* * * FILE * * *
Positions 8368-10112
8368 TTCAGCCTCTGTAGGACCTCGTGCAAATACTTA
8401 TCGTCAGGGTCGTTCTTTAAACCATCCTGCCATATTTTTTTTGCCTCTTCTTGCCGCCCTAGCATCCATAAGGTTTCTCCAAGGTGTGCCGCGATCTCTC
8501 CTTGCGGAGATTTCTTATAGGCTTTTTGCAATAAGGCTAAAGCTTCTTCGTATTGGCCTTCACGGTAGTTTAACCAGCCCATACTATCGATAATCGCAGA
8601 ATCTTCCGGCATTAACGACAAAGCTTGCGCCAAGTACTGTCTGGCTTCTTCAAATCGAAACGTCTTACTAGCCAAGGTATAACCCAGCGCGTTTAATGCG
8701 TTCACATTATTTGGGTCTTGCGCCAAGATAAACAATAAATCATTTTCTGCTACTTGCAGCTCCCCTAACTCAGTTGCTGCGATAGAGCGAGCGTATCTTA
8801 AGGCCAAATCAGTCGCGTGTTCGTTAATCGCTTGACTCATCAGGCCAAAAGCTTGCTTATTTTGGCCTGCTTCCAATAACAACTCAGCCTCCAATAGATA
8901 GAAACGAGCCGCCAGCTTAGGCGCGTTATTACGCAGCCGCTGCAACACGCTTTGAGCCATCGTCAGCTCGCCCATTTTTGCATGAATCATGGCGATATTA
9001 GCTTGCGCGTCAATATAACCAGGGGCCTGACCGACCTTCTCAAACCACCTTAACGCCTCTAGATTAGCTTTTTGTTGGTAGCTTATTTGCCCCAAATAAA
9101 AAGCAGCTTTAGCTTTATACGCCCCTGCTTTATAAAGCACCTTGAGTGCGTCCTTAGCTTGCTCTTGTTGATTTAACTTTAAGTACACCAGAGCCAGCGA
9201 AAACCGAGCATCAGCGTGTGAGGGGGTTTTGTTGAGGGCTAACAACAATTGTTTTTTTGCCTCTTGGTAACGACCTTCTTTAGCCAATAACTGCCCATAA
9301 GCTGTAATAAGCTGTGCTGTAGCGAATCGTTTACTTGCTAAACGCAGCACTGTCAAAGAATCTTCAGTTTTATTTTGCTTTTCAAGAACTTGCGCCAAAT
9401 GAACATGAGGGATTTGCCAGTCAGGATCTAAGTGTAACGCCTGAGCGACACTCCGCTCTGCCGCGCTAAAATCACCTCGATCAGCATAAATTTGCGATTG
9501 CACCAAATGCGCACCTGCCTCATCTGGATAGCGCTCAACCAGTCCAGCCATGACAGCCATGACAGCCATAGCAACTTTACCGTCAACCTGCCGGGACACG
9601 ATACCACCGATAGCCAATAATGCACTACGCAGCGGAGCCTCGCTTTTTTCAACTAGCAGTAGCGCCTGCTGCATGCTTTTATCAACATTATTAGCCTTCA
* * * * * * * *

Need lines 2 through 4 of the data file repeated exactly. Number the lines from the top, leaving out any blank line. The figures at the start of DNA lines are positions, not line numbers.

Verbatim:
8368 TTCAGCCTCTGTAGGACCTCGTGCAAATACTTA
8401 TCGTCAGGGTCGTTCTTTAAACCATCCTGCCATATTTTTTTTGCCTCTTCTTGCCGCCCTAGCATCCATAAGGTTTCTCCAAGGTGTGCCGCGATCTCTC
8501 CTTGCGGAGATTTCTTATAGGCTTTTTGCAATAAGGCTAAAGCTTCTTCGTATTGGCCTTCACGGTAGTTTAACCAGCCCATACTATCGATAATCGCAGA